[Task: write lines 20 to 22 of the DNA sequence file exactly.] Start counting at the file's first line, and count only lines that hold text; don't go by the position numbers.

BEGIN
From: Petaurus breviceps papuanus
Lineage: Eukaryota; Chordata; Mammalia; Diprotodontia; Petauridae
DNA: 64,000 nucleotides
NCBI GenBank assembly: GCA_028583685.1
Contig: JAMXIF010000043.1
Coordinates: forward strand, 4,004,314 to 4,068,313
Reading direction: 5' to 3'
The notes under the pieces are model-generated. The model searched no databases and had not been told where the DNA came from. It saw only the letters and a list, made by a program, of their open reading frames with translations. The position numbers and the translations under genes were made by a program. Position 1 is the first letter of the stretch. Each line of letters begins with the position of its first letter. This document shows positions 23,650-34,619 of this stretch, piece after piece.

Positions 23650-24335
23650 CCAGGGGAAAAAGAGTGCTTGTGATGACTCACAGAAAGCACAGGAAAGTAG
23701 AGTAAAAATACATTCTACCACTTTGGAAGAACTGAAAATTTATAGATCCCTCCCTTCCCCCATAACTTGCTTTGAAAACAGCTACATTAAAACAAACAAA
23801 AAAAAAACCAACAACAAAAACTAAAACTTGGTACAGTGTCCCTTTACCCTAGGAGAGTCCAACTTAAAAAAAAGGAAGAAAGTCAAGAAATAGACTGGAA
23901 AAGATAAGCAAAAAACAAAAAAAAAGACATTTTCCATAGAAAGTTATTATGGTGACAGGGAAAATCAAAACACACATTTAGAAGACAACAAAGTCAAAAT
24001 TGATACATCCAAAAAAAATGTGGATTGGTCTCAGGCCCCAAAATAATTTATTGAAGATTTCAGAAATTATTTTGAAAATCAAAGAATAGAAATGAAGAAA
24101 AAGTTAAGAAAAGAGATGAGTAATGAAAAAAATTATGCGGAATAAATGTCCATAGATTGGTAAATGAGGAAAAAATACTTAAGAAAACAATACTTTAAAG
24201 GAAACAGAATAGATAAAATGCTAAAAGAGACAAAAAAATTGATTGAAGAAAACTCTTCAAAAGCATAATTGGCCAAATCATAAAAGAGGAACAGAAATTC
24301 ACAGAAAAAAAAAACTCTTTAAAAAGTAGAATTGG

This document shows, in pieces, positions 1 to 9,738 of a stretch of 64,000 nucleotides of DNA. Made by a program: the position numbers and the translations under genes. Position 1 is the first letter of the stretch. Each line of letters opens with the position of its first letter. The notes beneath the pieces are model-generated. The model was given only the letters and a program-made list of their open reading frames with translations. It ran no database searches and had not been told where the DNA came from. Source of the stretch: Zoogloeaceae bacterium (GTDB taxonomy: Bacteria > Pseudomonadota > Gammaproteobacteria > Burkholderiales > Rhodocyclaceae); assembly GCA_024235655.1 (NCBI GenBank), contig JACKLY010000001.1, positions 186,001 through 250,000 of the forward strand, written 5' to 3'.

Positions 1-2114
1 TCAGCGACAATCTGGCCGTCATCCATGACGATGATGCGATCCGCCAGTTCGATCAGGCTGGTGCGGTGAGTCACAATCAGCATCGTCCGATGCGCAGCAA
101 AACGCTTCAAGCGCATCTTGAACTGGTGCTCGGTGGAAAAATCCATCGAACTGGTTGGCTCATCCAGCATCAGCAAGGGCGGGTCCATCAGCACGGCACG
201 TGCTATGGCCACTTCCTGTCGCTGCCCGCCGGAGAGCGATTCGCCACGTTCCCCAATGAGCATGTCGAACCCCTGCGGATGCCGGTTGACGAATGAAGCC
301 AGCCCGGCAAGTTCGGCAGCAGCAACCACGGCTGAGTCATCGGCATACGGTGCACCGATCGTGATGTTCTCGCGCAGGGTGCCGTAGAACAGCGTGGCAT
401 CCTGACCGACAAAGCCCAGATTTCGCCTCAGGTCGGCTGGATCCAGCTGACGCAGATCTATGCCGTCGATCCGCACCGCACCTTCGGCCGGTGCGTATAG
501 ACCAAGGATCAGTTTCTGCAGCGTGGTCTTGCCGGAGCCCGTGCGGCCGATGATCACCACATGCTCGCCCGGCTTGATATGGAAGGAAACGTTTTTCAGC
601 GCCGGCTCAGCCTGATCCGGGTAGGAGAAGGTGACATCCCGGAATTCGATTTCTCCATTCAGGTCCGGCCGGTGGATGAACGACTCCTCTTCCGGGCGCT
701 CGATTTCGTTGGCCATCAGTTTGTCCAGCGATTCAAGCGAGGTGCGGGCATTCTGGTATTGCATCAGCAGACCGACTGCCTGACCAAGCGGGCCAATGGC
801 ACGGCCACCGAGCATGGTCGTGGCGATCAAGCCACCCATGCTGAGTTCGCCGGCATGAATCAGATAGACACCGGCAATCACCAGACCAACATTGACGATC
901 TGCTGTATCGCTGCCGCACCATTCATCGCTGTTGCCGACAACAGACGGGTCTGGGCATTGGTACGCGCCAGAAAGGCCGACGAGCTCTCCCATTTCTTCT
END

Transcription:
1 TCAGCGACAATCTGGCCGTCATCCATGACGATGATGCGATCCGCCAGTTCGATCAGGCTGGTGCGGTGAGTCACAATCAGCATCGTCCGATGCGCAGCAA
101 AACGCTTCAAGCGCATCTTGAACTGGTGCTCGGTGGAAAAATCCATCGAACTGGTTGGCTCATCCAGCATCAGCAAGGGCGGGTCCATCAGCACGGCACG
201 TGCTATGGCCACTTCCTGTCGCTGCCCGCCGGAGAGCGATTCGCCACGTTCCCCAATGAGCATGTCGAACCCCTGCGGATGCCGGTTGACGAATGAAGCC